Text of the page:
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J Environ Radioact ; 226: 106354, 2021 Jan.
Artigo em Inglês | MEDLINE | ID: mdl-33046265

RESUMO

Tritium, the radioactive isotope of hydrogen, has been used to understand groundwater recharge processes for decades. The current variation of tritium in the atmosphere is largely attributed to stratospheric production and fall out rates as well as global circulation phenomena controlling the hydrological cycle. Global controls on the variability in atmospheric tritium activity are poorly suited to explain local variation and tritium activities in precipitation are often assumed to be uniform over both local and regional catchments and watersheds. This assumption can result in both over and under estimation of modern recharge within an aquifer when using tritium as the recharge proxy. In order to minimize the inherent prediction residuals associated with tritium based recharge investigations, the variability of tritium in precipitation was modelled from 127 spatial precipitation samples taken over a two year period, combined with a 76 precipitation sample group-set taken over a one year period in a single location. Precipitation events were traced backward in time, from the point of collection, using HYSPLIT modelling to ascertain the origins of moisture content as well as the altitudes of moisture origin reached along the particle track. Tritium activities, collected over a one year period in Paarl, range from 0.45 to 4.16 TU and have a mean of 1.59 TU. Spatial storm events in the Western Cape in 2017 and 2018 had a range from 0 to 2.2 and 0.37 to 3.27 TU, respectively, with mean activities of 1.18 (n = 34) and 1.25 TU (n = 32). Both storm events had similar tritium variability (σ = 0.5 n = 35 and 0.48 n = 32). Regional precipitation events had the largest range of tritium activities (0.55-12.2 TU). Although not all tritium activities can be explained by interrogating the water mass origin, this study suggests that approximately 90% of events can be completely or partially attributed to the origin of the water mass. The variability of tritium, both spatially and temporally, was higher than expected, confirming that when uniform tritium inputs are used, the groundwater system would provide inaccurate modern recharge estimates. Higher spatial resolution of tritium variation in precipitation for a particular region will improve our ability to relate tritium activities in groundwater to local precipitation.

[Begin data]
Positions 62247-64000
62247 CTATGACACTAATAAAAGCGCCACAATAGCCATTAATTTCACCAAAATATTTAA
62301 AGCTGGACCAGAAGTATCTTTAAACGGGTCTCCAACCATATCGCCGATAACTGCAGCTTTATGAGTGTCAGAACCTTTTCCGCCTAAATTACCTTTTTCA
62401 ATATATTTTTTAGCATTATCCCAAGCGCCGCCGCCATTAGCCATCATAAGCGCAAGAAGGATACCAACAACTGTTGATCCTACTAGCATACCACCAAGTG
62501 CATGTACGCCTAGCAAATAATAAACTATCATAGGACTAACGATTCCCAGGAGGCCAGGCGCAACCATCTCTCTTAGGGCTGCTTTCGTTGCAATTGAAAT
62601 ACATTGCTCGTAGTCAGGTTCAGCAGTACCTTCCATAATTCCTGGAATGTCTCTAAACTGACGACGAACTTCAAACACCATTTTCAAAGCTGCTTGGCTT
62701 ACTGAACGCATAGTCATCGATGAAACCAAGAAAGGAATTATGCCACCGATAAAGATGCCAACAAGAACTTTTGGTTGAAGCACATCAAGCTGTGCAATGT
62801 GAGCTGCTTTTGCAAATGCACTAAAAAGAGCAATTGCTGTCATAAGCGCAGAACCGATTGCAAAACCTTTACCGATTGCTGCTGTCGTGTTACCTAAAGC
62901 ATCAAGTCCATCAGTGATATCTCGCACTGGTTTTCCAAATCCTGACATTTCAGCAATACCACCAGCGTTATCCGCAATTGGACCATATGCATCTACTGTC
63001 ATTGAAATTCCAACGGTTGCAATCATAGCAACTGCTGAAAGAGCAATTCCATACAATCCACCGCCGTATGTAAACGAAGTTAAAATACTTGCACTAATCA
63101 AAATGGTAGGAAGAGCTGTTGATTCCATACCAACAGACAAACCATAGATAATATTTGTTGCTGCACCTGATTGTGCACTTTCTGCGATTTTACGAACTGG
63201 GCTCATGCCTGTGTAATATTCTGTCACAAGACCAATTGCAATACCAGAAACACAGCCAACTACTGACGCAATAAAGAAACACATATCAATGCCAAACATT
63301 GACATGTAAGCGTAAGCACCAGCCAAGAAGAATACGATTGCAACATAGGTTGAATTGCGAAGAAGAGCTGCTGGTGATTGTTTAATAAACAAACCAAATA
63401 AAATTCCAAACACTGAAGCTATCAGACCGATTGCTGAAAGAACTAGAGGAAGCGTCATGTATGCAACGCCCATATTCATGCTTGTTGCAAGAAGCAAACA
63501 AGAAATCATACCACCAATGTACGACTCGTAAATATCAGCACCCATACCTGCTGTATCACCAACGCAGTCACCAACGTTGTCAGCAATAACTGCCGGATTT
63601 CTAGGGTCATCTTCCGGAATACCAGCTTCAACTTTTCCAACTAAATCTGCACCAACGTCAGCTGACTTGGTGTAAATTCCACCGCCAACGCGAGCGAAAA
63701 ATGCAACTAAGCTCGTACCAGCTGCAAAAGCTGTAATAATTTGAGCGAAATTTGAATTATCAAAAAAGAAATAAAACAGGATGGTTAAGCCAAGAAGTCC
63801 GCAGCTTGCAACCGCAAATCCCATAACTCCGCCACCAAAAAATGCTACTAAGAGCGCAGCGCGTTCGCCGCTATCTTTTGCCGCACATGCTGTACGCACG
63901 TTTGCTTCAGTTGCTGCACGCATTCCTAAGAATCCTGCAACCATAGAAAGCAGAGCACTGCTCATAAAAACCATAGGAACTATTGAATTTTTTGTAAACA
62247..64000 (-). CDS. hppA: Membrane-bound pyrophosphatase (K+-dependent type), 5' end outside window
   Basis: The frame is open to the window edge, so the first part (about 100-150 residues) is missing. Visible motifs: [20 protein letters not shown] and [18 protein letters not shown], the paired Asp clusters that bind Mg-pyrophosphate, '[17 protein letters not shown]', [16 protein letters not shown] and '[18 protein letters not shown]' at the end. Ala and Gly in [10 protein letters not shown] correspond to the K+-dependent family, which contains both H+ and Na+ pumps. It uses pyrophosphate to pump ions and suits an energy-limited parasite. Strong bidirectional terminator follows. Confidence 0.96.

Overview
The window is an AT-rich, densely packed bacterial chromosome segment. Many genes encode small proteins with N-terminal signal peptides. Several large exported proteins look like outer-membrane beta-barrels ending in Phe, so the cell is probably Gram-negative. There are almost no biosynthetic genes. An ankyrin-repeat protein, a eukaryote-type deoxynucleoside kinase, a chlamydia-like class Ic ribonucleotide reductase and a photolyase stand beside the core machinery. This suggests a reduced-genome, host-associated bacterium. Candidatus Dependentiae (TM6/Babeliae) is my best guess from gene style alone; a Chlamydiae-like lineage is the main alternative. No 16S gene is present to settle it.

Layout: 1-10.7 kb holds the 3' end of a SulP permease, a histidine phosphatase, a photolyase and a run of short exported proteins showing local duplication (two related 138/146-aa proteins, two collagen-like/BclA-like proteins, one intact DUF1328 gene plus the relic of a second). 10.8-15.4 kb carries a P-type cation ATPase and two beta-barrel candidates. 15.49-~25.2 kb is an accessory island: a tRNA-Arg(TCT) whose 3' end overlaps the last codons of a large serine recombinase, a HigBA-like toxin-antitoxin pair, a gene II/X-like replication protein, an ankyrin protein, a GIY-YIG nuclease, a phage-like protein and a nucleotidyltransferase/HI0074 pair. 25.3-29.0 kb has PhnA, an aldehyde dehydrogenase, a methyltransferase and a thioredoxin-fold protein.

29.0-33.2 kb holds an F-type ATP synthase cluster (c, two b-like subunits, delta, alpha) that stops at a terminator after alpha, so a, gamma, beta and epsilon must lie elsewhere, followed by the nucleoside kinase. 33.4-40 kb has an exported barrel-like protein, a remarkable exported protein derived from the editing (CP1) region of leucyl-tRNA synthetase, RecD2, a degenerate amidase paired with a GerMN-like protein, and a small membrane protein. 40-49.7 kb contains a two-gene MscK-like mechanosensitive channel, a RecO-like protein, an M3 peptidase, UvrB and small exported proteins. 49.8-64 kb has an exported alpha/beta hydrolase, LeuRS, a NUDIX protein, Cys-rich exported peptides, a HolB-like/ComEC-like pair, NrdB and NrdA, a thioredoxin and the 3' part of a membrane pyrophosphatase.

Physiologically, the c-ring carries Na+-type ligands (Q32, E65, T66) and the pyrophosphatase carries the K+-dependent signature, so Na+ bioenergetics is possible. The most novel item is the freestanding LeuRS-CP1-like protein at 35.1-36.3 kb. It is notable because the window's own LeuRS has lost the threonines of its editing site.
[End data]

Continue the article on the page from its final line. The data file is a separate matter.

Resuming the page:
Assuntos
Monitoramento de Radiação , Trítio/análise , Água Subterrânea , Hidrologia , África do Sul
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